There’s no abuse like self abuse they say
Abuse - The Aloof (Sinking 1996)
A warm, slightly clammy handshake of welcome back to our television screens to John Safran, whose new show Race Relations kicked off on the ABC on Wednesday.
The clamminess will be understandable to those who saw the first episode, in which Safran (a reluctant Jew) and his Palestinian soundman quite literally made contributions to world peace by sneaking into sperm banks on either side of the Middle East conflict in the hope of creating little ‘Jelistinians.’
Their filmed donations were the salty icing on the cake after 30 excruciating but mostly hilarious minutes of television in which Safran somehow engineered a situation whereby Australia’s largest public broadcaster paid him to steal and then sniff women’s dirty pants in the name of science. He also bagged a free flight to Africa just so he could find out if he was better looking than a Togolese man who pissed him off at parties.
The concept of Race Relations – challenging the idea of ‘stick to your own’ when it comes to relationships - was a bit loose as a premise and mostly played second fiddle to the acts of subterfuge and silliness, but this didn’t reduce their impact. The rapid-edit truncation of interviews with the soon-to-be underwear-deprived women who were clearly up for some Today Tonight-style self-promotion was pure joy. It was simple and childish but effectively highlighted Rove, Grimshaw, Coren et al’s shows for the pseudo-celeb suck-fests that they are.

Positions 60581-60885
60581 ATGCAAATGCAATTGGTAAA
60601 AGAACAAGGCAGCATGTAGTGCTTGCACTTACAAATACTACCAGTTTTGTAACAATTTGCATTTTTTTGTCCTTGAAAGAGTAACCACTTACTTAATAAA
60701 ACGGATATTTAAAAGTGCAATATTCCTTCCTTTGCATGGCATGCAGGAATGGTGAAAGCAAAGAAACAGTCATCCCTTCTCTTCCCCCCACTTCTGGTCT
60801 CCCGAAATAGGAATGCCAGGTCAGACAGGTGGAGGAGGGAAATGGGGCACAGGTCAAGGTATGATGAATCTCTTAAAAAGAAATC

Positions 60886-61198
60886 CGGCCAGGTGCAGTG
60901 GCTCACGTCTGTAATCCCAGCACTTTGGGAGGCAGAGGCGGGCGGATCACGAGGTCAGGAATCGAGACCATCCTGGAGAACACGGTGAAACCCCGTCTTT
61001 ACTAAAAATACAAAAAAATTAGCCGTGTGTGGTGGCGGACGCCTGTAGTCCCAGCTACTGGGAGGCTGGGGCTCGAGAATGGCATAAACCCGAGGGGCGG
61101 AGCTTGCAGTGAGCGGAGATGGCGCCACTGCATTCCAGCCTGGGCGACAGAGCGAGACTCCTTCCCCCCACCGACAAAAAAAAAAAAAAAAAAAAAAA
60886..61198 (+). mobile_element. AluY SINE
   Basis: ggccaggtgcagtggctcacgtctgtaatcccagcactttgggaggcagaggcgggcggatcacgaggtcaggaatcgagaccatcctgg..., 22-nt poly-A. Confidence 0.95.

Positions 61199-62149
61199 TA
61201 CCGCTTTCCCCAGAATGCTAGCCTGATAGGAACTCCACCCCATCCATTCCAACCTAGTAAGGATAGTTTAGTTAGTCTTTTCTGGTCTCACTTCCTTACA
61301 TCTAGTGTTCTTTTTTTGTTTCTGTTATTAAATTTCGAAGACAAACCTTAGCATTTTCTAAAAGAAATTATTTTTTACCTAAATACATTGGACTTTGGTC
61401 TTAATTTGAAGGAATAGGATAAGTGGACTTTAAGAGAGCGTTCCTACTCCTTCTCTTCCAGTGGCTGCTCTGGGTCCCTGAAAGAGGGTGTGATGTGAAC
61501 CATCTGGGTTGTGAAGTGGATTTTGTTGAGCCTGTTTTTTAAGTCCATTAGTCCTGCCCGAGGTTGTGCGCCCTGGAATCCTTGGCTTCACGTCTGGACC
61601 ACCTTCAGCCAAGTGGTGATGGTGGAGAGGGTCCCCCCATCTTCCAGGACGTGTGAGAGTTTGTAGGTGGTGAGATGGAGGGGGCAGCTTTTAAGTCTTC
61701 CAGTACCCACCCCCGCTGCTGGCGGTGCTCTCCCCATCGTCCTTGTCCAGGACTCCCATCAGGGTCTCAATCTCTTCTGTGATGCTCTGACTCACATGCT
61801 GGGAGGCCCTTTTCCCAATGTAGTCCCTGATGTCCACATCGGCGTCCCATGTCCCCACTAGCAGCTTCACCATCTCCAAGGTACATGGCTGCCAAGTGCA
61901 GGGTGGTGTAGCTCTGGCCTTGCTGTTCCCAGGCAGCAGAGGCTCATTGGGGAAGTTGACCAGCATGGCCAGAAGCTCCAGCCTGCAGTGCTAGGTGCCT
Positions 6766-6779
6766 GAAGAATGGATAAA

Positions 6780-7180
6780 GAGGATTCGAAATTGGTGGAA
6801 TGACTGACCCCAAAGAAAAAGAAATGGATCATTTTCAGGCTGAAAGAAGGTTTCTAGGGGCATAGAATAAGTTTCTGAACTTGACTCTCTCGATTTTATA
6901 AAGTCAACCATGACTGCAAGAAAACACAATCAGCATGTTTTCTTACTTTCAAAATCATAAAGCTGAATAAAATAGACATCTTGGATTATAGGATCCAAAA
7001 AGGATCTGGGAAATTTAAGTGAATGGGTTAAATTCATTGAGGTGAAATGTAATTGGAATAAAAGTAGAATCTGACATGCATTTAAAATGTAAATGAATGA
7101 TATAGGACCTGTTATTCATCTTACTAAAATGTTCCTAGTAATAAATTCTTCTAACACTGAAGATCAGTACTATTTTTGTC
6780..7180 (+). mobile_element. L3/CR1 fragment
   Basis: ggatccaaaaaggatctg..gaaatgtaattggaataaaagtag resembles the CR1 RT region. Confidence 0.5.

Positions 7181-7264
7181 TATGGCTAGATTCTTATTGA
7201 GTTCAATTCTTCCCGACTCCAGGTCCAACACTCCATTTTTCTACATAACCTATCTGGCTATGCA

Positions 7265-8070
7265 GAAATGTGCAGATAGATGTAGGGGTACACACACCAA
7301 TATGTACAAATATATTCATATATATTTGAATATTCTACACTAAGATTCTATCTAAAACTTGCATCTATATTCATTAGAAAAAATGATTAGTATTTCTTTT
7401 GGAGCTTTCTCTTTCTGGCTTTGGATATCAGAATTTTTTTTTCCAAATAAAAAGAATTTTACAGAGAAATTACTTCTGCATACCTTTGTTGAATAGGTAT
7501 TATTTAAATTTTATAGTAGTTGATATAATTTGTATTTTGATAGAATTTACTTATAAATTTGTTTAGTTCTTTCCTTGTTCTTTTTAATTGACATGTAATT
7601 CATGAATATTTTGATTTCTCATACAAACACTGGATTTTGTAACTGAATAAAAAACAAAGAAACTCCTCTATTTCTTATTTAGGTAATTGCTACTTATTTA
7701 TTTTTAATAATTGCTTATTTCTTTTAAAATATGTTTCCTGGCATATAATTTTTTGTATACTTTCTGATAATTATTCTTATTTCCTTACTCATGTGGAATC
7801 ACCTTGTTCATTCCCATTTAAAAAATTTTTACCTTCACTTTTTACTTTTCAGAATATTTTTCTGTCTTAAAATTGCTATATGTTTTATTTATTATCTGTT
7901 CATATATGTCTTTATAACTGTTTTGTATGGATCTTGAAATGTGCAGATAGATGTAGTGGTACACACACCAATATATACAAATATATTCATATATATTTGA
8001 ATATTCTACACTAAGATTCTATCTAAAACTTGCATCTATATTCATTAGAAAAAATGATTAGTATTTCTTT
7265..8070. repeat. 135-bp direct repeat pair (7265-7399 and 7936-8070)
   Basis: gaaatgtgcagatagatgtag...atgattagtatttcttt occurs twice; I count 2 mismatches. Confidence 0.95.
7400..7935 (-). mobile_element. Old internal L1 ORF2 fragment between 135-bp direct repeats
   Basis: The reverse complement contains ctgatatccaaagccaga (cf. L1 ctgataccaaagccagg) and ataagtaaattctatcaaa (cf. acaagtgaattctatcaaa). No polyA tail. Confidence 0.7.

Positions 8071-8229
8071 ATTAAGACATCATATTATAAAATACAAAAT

There’s no doubt Safran is mining a similar vein to that of Sacha Baron Cohen but it’s refreshing and somewhat more engaging that he does so as himself and not hidden behind prosthetics and dodgy accents. It does leave him open to a higher degree of personal criticism (some reviews have been quick to dismiss the show as little more than ABC-funded undergraduate humour) but there’s no denying John Safran’s commitment to his craft or – given what we already know about future episodes – his dedication to self-abuse in all its forms. He may be a wanker – but he’s our wanker and he's damn good at it.
John Safran’s Race Relations is on ABC1 on Wednesday nights at 9.30pm